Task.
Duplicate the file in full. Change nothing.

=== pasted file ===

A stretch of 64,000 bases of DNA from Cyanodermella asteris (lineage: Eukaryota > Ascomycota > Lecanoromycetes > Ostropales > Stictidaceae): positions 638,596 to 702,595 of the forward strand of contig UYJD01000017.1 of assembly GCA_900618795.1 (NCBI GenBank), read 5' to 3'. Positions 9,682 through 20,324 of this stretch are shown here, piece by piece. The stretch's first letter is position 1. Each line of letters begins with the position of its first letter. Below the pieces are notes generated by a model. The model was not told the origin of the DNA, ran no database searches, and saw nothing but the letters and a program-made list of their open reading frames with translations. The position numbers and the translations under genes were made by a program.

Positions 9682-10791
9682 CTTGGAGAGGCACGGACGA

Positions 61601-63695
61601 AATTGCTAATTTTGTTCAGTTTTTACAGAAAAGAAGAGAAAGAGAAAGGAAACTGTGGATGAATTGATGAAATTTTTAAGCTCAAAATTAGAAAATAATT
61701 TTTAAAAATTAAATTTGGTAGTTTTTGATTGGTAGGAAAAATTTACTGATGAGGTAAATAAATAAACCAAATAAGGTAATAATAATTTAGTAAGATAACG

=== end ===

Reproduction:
A stretch of 64,000 bases of DNA from Cyanodermella asteris (lineage: Eukaryota > Ascomycota > Lecanoromycetes > Ostropales > Stictidaceae): positions 638,596 to 702,595 of the forward strand of contig UYJD01000017.1 of assembly GCA_900618795.1 (NCBI GenBank), read 5' to 3'. Positions 9,682 through 20,324 of this stretch are shown here, piece by piece. The stretch's first letter is position 1. Each line of letters begins with the position of its first letter. Below the pieces are notes generated by a model. The model was not told the origin of the DNA, ran no database searches, and saw nothing but the letters and a program-made list of their open reading frames with translations. The position numbers and the translations under genes were made by a program.

Positions 9682-10791
9682 CTTGGAGAGGCACGGACGA

Positions 61601-63695
61601 AATTGCTAATTTTGTTCAGTTTTTACAGAAAAGAAGAGAAAGAGAAAGGAAACTGTGGATGAATTGATGAAATTTTTAAGCTCAAAATTAGAAAATAATT
61701 TTTAAAAATTAAATTTGGTAGTTTTTGATTGGTAGGAAAAATTTACTGATGAGGTAAATAAATAAACCAAATAAGGTAATAATAATTTAGTAAGATAACG